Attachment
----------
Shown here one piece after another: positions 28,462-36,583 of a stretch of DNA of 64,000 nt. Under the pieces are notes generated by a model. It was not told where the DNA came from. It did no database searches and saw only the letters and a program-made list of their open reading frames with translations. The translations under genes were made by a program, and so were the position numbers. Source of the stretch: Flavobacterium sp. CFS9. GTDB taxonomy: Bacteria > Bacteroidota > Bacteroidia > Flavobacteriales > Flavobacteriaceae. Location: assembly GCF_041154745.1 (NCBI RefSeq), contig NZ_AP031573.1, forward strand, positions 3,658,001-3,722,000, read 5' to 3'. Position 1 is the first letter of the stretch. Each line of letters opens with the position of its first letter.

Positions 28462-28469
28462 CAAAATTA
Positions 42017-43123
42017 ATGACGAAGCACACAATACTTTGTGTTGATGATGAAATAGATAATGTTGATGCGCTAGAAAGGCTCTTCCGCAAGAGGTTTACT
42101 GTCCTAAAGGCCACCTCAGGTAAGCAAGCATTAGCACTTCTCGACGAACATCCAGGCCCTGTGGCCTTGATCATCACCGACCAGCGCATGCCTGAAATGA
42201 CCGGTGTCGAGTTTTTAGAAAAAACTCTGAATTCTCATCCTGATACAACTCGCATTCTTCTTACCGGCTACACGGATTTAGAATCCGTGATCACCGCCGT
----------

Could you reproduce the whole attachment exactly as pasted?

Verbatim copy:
Shown here one piece after another: positions 28,462-36,583 of a stretch of DNA of 64,000 nt. Under the pieces are notes generated by a model. It was not told where the DNA came from. It did no database searches and saw only the letters and a program-made list of their open reading frames with translations. The translations under genes were made by a program, and so were the position numbers. Source of the stretch: Flavobacterium sp. CFS9. GTDB taxonomy: Bacteria > Bacteroidota > Bacteroidia > Flavobacteriales > Flavobacteriaceae. Location: assembly GCF_041154745.1 (NCBI RefSeq), contig NZ_AP031573.1, forward strand, positions 3,658,001-3,722,000, read 5' to 3'. Position 1 is the first letter of the stretch. Each line of letters opens with the position of its first letter.

Positions 28462-28469
28462 CAAAATTA
Positions 42017-43123
42017 ATGACGAAGCACACAATACTTTGTGTTGATGATGAAATAGATAATGTTGATGCGCTAGAAAGGCTCTTCCGCAAGAGGTTTACT
42101 GTCCTAAAGGCCACCTCAGGTAAGCAAGCATTAGCACTTCTCGACGAACATCCAGGCCCTGTGGCCTTGATCATCACCGACCAGCGCATGCCTGAAATGA
42201 CCGGTGTCGAGTTTTTAGAAAAAACTCTGAATTCTCATCCTGATACAACTCGCATTCTTCTTACCGGCTACACGGATTTAGAATCCGTGATCACCGCCGT